I can’t see or interpret every signal that’s out there. I’m just not that good. The ratings are falling for American Idol. What does it mean? Could a renaissance in singing by trained professionals be just around the corner? Tiger plays again, but doesn’t win. Is it the golf gods, telling him he must return to family values before he gets another green sport coat? And Sandra Bullock… if I had seen the warning signs there, could I have acted in time to help her? The sleep I’m losing over that alone…
Then there’s been this thing with the planet Earth. Don’t say you haven’t noticed. Earthquakes… everywhere. And this volcano in Iceland affects us at the most primal level: It messes with our vacations. Earth has been having some kind of fit or spell lately, and I’m not sure what to make of the signals. Needless to say I’m not renting the movie 2010 right now; too scary. Mostly because I can’t imagine life without John Cusack.
I don’t mean to make light. We seem to be in a cycle of devastation that brings hardship where it’s needed the least, on people and areas deeply familiar with hardship. That’s a signal I’ve never been able to interpret, but I’ll save that one for the next time somebody’s in my face about either religion or home owner’s insurance.
So, what is it that Earth wants us to know?
Well, one thing it might be telling us is that there’s a kind of synergistic chain to the way life works on this planet that can often surprise and confound us. Last Saturday the LA Times’ Amina Khan offered an interesting positive spin to all the problems with volcanic ash. She quoted scientists who believe that the ash will help to “fertilize” the oceans. The thinking goes that microscopic phytoplankton, a key component of ocean food chains, often run out of iron and when they do they can’t grow any further. Volcanic ash, rich in iron and other minerals, can cause phytoplankton to start growing. I can’t prove this, but maybe one of the net outcomes is more sea bass on “special” at your favorite restaurant. Mouth-watering entrees brought to you by a hostile volcano.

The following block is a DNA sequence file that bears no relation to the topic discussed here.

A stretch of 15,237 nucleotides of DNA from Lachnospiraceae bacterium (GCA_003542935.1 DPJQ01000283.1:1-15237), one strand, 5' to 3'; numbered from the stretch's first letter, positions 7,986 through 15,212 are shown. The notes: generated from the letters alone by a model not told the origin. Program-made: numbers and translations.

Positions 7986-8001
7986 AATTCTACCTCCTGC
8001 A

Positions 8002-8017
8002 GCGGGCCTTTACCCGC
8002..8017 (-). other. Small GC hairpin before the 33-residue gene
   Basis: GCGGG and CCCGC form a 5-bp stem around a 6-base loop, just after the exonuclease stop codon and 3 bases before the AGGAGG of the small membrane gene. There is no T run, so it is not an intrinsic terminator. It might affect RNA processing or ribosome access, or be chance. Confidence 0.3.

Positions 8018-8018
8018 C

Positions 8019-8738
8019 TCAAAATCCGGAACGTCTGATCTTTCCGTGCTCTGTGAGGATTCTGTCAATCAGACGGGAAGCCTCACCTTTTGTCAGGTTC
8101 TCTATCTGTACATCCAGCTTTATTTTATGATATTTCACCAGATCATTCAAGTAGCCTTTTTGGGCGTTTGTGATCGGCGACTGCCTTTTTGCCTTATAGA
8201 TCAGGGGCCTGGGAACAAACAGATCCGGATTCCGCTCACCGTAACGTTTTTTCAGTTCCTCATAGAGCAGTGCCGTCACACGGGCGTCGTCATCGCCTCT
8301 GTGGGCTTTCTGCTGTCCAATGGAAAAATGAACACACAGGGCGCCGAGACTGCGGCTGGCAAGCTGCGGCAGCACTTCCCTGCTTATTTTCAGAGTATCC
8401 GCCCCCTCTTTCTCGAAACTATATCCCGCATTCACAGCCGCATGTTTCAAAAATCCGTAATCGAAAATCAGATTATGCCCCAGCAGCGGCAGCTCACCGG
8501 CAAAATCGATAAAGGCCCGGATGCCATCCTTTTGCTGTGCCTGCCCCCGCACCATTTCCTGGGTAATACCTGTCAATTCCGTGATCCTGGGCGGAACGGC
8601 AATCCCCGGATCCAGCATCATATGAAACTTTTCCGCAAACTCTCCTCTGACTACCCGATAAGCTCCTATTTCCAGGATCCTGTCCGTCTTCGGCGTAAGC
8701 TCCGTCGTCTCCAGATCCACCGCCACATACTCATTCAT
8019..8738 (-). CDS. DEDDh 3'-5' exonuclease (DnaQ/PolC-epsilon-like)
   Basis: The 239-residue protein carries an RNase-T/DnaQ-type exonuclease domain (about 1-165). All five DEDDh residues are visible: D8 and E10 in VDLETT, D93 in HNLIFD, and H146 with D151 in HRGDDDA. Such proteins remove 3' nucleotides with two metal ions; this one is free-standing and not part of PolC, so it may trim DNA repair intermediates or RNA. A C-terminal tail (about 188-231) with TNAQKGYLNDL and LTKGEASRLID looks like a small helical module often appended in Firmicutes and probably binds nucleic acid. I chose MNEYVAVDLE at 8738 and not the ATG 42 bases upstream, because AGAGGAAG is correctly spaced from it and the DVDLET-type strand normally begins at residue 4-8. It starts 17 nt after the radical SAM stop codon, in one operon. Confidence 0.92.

Still, I’m not aware of any such positive dimension regarding earthquakes. Although one needs to remember that much of an earthquake’s death and injury are mostly the result of weak building codes or a lack of them. Man’s building codes. I remember watching a story from an earlier quake in China where a multi-story school building full of children fell apart like it was built of cardboard. That’s because, essentially, it was.
So that’s a clear signal from Earth, albeit delivered in a roundabout way. We’re put in touch with the disparity in quality concerning that which we create for some, and that which we create for others. For example, in confronting a man-made threat like traffic accidents, why do we make our school busses out of tin with seats structurally inferior to something you’d sit on in a football arena? Do we not value the cargo those buses transport? With what I guess was no thought about earthquakes, what was the thinking in China regarding cheapness in school buildings? Did it result in a greater number of schools being built?
Clearly we will say and do things that expedite our more immediate goals, not always looking at the big picture. I don’t know that you can imply any theism from my view that it’s not an “issue” whether we can continue to use our atmosphere and oceans as a garbage can, but at some point a level of regard for this mud-ball we stand on in outer space has to emerge. Things can’t be all business all the time. Tell me if you see that regard for our planet in the following: “With advances in drilling technology that reduce environmental risks, we need to re-look at offshore drilling. We have to utilize our resources here at home to reduce dependence. I want to look at new technologies such as slant drilling.”
That’s copied from Meg Whitman’s website, regarding offshore oil drilling. It was also made before the recent oil rig explosion in the Gulf of Mexico. I don’t see “solar” or “alternative fuels from renewable sources,” or a lot of other things in that paragraph. Yet Whitman has long been against drilling for crude offshore since the 1969 Santa Barbara oil spill. Now she says things like “given technology that ensures we can drill safely, I am supportive” when asked about it. My point isn’t necessarily in citing her flip, although you get that as freebie. What concerns me is that the people that lead us or might lead us are often looking at a “workaround” regarding nature. The planet itself is without politics, and we’ve been witness to that of late. Without bongo drums or a circle of leaves in my hair, I’m saying that I don’t hear a deep respect for earth in Whitman’s new tone. She’s not alone in that, as we learned painfully from 2000 to 2008. And all that is a signal I can see clearly.
Mirror Contributing Writer[email protected]